US9722278B2 - Method for producing a lithium-based electrolyte for a solid microbattery - Google Patents

Method for producing a lithium-based electrolyte for a solid microbattery Download PDF

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US9722278B2
US9722278B2 US14418352 US201314418352A US9722278B2 US 9722278 B2 US9722278 B2 US 9722278B2 US 14418352 US14418352 US 14418352 US 201314418352 A US201314418352 A US 201314418352A US 9722278 B2 US9722278 B2 US 9722278B2
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lithium
grid
forming method
solid electrolyte
solid
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US20150194700A1 (en )
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Steve Martin
Johnny Amiran
Lucie Le Van-Jodin
Sami Oukassi
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Commissariat a l Energie Atomique et aux Energies Alternatives
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Commissariat a l Energie Atomique et aux Energies Alternatives
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    • HELECTRICITY
    • H01BASIC ELECTRIC ELEMENTS
    • H01MPROCESSES OR MEANS, e.g. BATTERIES, FOR THE DIRECT CONVERSION OF CHEMICAL INTO ELECTRICAL ENERGY
    • H01M10/00Secondary cells; Manufacture thereof
    • H01M10/05Accumulators with non-aqueous electrolyte
    • H01M10/056Accumulators with non-aqueous electrolyte characterised by the materials used as electrolytes, e.g. mixed inorganic/organic electrolytes
    • H01M10/0561Accumulators with non-aqueous electrolyte characterised by the materials used as electrolytes, e.g. mixed inorganic/organic electrolytes the electrolyte being constituted of inorganic materials only
    • H01M10/0562Solid materials
    • CCHEMISTRY; METALLURGY
    • C23COATING METALLIC MATERIAL; COATING MATERIAL WITH METALLIC MATERIAL; CHEMICAL SURFACE TREATMENT; DIFFUSION TREATMENT OF METALLIC MATERIAL; COATING BY VACUUM EVAPORATION, BY SPUTTERING, BY ION IMPLANTATION OR BY CHEMICAL VAPOUR DEPOSITION, IN GENERAL; INHIBITING CORROSION OF METALLIC MATERIAL OR INCRUSTATION IN GENERAL
    • C23CCOATING METALLIC MATERIAL; COATING MATERIAL WITH METALLIC MATERIAL; SURFACE TREATMENT OF METALLIC MATERIAL BY DIFFUSION INTO THE SURFACE, BY CHEMICAL CONVERSION OR SUBSTITUTION; COATING BY VACUUM EVAPORATION, BY SPUTTERING, BY ION IMPLANTATION OR BY CHEMICAL VAPOUR DEPOSITION, IN GENERAL
    • C23C14/00Coating by vacuum evaporation, by sputtering or by ion implantation of the coating forming material
    • C23C14/22Coating by vacuum evaporation, by sputtering or by ion implantation of the coating forming material characterised by the process of coating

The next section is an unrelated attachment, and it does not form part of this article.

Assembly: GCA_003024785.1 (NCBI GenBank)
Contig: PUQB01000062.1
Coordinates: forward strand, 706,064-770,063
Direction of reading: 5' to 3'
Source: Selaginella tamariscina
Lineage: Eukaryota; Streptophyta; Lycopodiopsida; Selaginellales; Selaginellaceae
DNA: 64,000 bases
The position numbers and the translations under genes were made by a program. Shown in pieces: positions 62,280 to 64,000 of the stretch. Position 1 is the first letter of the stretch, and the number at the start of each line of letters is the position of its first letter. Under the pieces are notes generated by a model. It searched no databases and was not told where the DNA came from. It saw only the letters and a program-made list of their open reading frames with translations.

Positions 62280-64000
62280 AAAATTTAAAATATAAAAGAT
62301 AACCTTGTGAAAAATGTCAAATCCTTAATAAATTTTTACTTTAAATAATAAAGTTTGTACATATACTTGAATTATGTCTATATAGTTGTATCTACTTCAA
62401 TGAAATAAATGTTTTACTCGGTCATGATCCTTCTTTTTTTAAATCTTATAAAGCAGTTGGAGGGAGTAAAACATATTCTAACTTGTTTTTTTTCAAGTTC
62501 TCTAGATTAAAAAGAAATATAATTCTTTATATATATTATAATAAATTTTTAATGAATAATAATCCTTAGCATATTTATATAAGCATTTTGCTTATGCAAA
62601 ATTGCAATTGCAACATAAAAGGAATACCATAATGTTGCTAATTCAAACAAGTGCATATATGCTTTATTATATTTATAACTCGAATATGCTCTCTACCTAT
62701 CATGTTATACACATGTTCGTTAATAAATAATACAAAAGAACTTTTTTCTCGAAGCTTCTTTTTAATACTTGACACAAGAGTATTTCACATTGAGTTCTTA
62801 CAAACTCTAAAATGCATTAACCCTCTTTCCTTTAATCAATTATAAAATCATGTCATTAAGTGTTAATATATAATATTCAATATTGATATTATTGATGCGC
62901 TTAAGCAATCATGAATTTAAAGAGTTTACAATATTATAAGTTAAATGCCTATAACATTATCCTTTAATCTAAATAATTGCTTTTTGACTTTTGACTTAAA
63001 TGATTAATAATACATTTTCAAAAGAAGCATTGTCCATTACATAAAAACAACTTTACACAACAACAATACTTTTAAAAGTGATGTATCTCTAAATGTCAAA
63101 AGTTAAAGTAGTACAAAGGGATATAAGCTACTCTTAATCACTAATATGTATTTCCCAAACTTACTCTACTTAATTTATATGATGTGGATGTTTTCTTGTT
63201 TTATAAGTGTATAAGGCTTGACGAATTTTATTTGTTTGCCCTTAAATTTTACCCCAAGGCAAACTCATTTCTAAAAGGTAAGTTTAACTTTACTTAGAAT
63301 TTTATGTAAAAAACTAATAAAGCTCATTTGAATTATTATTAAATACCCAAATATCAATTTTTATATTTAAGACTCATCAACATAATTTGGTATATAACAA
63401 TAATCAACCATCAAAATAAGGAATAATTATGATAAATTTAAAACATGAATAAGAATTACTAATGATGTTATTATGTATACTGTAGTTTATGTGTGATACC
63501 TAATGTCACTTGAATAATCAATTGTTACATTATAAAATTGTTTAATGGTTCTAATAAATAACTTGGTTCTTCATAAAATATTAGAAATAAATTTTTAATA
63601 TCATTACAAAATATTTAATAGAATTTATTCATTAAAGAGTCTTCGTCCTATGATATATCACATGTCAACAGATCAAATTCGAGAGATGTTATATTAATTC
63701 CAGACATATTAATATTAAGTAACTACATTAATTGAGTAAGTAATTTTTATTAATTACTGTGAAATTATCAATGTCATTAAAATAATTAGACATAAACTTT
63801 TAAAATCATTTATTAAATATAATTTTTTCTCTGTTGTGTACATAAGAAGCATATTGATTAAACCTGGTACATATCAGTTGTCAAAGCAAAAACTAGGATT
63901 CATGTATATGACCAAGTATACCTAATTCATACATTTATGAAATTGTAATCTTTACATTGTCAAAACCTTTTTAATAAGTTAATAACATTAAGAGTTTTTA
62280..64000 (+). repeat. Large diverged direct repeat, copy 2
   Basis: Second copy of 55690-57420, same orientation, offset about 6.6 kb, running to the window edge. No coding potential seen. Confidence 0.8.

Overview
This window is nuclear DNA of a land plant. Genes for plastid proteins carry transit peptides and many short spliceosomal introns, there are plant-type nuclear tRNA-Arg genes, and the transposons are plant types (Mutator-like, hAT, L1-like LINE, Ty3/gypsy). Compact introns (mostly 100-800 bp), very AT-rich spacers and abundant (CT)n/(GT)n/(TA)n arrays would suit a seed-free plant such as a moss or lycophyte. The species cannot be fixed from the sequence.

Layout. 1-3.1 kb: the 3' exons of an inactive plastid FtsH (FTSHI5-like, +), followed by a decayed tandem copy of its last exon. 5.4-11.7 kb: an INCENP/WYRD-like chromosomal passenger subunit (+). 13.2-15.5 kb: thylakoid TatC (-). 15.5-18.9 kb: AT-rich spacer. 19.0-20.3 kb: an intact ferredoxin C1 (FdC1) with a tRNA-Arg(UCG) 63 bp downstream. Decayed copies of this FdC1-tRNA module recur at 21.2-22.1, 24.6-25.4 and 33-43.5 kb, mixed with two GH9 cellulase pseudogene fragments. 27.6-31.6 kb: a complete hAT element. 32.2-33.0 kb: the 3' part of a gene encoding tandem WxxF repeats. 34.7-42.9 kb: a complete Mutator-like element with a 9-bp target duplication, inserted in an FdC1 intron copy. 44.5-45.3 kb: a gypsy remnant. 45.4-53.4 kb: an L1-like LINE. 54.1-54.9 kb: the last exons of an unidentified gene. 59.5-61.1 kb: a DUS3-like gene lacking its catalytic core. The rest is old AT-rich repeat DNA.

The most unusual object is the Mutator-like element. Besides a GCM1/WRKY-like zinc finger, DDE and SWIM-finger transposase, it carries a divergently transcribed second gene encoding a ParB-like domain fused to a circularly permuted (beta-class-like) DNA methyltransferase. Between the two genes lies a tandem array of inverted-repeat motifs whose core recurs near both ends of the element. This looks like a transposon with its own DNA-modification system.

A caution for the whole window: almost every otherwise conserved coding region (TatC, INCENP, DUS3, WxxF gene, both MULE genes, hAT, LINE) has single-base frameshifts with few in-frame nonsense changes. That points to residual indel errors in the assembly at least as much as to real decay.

• C23C14/34Sputtering
    • HELECTRICITY
    • H01BASIC ELECTRIC ELEMENTS
    • H01MPROCESSES OR MEANS, e.g. BATTERIES, FOR THE DIRECT CONVERSION OF CHEMICAL INTO ELECTRICAL ENERGY
    • H01M10/00Secondary cells; Manufacture thereof
    • H01M10/05Accumulators with non-aqueous electrolyte
    • H01M10/052Li-accumulators
    • HELECTRICITY
    • H01BASIC ELECTRIC ELEMENTS
    • H01MPROCESSES OR MEANS, e.g. BATTERIES, FOR THE DIRECT CONVERSION OF CHEMICAL INTO ELECTRICAL ENERGY
    • H01M6/00Primary cells; Manufacture thereof
    • H01M6/14Cells with non-aqueous electrolyte
    • H01M6/18Cells with non-aqueous electrolyte with solid electrolyte
    • H01M6/188Processes of manufacture
    • HELECTRICITY
    • H01BASIC ELECTRIC ELEMENTS
    • H01MPROCESSES OR MEANS, e.g. BATTERIES, FOR THE DIRECT CONVERSION OF CHEMICAL INTO ELECTRICAL ENERGY
    • H01M2300/00Electrolytes
    • H01M2300/0017Non-aqueous electrolytes
    • H01M2300/0065Solid electrolytes
    • H01M2300/0068Solid electrolytes inorganic

Abstract

A method for producing a solid lithium-based electrolyte for a solid microbattery implements the cathode sputtering of a lithium-based target material on an object supported by a substrate holder. A grid made of lithium-free electrically conductive material is interposed between the object and the lithium-based target material, the grid being electrically connected to the substrate holder.

Description

FIELD OF THE INVENTION

The invention relates to a method of forming a solid electrolyte by cathode sputtering of a lithium-based material.

The field of the present invention particularly relates to the manufacturing of solid microbatteries, capable of being used to power microsystems such as chip cards or smart tags, for example.

BACKGROUND OF THE INVENTION

An “all-solid” microbattery is an electrochemical component enabling to store energy. Such batteries, having a total thickness smaller than 15 micrometers, have the specificity of having a solid electrolyte.

Generally, their structure comprises a stack of the following layers (FIG. 1):

    • a substrate;
    • a current collector for the cathode;
    • a cathode material;
    • a solid electrolyte material;
    • an anode material;
    • a current collector for the anode.

The layers of materials may be formed by successive CVDs (chemical vapor depositions), possibly plasma-enhanced (PE-CVD), or by PVD (Physical Vapor Deposition), and particularly by cathode sputtering for the electrolyte.

In the case of all-solid microbatteries implying lithium ions, the latter transit between the anode and the cathode where oxidation-reduction reactions take place.

Such reactions imply an electron exchange according to an external circuit. Indeed, the electrolyte separating the cathode from the anode blocks the passage of electrons. Such an electron exchange thus enables to ensure the microbattery charge/discharge cycles.